Apr 29, 2020, 11:29 AM
I think radicalism, revolution, and pursuit of renaissance is personally costly for leadership. I’m a career executive entrepreneur who built my fortunes – starting in my early twenties – by acquisition and integration of companies consisting of people with different levels of education and experience. It is easier for me to see the world paternally rather than parentally, and managerially rather than interpersonally. And even more so militarily and politically rather than socially and familial.
Within the spectrum of Political, Executive, Paternal, Parental, or Peerage relationships, our ‘reward’ – feedback – for our leadership varies across a big difference in not only people but time – and our frustration or self doubt must be held in check by our confidence in a field of mixed successes and failures over time.
Because we wish to measure the change in individuals – rather than the social construction of organizational change that occurs through the fragmentary understanding of ever increasing numbers until they system (market) of people itself is self-correcting because there are sufficient fragments among people with partial knowledge and variation in ability that they collectively coalesce over time into emergent fundamental rules of concept, thought, paradigm, argument, and behavior without the reinforcement of the underlying understanding.
I think some of us don’t have the stomach for ‘crossing the chasm’ into hostile territory: where we increasingly encounter people with increasingly greater differences in intuitions, understandings and wants. I think each of us needs to continue to discover whether we are supporter, activist, supplier, fighter, leader, and whether we educate as co-operator and ally, advisor and peer, a teacher and parent, a paternal executive, or a general for whom sacrifices – including of those we value – are the costs of winning wars for those whom we may not – but who have no other advocates. And given the spectrum of our current conditions we may not be in a personal position to choose our preference from the full range of choices available.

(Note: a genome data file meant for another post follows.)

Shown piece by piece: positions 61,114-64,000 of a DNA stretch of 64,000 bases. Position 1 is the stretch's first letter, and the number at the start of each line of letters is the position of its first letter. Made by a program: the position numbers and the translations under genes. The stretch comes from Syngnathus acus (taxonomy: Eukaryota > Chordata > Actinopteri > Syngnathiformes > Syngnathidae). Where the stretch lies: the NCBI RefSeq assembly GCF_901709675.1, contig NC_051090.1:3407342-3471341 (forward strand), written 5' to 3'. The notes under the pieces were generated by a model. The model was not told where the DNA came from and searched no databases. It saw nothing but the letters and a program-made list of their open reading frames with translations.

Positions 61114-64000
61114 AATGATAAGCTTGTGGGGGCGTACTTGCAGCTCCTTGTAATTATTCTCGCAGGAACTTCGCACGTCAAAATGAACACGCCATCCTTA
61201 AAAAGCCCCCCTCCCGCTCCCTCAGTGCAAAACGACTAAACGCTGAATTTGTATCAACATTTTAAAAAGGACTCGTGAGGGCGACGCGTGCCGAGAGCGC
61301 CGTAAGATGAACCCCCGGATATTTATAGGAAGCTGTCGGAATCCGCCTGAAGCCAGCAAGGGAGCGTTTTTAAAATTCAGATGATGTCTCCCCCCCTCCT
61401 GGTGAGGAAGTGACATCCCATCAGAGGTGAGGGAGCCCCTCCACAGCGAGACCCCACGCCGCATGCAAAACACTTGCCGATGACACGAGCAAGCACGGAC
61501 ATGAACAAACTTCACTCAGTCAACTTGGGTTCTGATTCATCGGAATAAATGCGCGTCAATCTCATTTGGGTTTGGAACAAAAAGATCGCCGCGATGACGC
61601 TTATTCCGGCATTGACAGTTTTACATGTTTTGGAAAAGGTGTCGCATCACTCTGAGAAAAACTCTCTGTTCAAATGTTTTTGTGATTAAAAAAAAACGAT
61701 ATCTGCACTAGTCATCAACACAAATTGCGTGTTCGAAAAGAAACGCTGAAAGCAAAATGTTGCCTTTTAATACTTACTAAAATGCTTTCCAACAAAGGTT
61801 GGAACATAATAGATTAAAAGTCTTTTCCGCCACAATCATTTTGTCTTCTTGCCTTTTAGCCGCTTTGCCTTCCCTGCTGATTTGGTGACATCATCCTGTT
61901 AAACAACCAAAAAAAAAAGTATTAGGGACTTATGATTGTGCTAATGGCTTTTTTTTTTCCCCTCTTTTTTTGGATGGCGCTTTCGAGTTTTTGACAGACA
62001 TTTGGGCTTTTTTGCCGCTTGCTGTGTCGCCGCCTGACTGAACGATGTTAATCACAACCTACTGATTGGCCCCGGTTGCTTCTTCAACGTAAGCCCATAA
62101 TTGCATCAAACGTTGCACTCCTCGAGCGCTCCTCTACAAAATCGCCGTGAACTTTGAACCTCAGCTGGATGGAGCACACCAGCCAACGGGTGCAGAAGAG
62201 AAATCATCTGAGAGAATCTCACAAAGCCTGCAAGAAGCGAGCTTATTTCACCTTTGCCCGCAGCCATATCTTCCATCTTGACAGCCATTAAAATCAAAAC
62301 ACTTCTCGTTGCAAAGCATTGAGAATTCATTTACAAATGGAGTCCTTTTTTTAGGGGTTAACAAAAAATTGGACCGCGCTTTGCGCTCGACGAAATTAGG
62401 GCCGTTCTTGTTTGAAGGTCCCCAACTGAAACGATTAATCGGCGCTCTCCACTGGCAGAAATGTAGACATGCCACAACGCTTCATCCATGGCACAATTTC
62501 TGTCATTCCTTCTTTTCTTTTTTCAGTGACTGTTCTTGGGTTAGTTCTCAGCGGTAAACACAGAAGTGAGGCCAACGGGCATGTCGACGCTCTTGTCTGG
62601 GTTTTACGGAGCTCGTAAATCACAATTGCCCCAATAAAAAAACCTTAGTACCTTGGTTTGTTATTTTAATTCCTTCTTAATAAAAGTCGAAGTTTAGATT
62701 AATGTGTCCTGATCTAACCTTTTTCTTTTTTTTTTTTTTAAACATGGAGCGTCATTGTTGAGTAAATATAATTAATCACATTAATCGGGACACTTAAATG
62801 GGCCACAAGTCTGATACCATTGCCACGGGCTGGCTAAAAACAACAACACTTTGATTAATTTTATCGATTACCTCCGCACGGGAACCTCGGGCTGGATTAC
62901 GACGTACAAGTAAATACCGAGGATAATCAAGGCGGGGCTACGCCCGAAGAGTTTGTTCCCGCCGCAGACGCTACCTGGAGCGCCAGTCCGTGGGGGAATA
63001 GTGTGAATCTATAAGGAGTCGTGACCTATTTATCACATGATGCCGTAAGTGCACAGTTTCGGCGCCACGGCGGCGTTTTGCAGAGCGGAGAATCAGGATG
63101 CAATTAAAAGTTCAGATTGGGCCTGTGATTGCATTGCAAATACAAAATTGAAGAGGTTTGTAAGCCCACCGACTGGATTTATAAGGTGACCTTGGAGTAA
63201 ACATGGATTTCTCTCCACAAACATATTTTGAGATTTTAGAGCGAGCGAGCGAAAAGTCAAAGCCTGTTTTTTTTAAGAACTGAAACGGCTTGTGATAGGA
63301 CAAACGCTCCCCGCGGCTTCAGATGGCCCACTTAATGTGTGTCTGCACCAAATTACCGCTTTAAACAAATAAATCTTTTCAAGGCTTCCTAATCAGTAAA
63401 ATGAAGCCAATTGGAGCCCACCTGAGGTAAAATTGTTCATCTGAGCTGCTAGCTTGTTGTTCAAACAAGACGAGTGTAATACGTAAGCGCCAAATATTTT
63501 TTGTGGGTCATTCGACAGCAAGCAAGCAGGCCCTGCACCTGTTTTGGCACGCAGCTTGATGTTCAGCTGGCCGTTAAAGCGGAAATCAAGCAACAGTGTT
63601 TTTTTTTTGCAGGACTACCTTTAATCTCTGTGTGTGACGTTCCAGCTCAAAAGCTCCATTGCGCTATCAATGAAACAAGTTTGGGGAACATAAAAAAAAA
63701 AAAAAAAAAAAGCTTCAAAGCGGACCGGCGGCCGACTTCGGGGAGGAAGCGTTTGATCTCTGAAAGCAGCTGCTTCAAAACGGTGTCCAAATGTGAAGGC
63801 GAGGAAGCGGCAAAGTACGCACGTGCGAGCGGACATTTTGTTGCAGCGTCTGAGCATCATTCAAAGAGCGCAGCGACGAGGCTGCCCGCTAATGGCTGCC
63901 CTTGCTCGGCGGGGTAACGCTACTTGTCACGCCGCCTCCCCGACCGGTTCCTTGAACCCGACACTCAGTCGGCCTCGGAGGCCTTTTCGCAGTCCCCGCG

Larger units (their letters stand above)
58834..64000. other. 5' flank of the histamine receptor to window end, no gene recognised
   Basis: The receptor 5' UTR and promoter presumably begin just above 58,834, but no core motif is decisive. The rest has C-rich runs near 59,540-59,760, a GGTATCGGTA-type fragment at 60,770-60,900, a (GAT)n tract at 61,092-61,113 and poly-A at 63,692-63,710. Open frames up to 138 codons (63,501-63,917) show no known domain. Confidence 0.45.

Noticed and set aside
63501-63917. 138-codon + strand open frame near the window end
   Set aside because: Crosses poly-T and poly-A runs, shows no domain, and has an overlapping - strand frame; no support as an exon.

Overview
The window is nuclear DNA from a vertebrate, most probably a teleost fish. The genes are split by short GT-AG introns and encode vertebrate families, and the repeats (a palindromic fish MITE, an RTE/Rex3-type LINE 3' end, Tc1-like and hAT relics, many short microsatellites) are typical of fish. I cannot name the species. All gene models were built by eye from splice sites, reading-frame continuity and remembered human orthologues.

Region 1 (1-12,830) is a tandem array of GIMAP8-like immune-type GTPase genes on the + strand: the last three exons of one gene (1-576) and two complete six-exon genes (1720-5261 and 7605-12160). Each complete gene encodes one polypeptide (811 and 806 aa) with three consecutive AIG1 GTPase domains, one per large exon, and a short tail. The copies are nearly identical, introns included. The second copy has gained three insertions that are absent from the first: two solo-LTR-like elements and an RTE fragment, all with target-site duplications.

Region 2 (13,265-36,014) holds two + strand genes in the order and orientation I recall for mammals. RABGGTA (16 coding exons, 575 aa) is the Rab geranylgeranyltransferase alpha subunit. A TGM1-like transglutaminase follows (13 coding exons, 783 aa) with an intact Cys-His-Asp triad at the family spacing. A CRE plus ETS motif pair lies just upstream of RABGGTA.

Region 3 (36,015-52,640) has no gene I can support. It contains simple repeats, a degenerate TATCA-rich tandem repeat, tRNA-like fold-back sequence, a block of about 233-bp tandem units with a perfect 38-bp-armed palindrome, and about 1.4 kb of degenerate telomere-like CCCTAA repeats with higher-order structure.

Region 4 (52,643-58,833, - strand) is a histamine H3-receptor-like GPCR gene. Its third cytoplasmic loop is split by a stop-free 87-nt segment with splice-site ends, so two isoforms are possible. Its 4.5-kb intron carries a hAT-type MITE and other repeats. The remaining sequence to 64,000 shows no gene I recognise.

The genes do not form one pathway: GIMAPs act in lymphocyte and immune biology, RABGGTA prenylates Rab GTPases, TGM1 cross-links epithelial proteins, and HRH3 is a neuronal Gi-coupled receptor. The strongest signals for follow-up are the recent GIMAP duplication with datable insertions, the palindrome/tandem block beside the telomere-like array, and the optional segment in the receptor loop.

But this is the stage we are at. Where we have a solution, there is market demand for it, and we must migrate from parents and small business owners to ‘industry leaders’ before we next migrate to politicians and generals. For some of us the cost of making a mark on history is worth paying. For others it is not. We can only make mark that we are willing and able to. But every mark adds to the whole.
The only people who matter are those willing and able. The only people who matter at the beginning at first are those who fight, those who assist those who fight, and those who do not resist them. The rest are not important until they must be governed. But they are the ones who talk the most – generating demand for rule by those willing.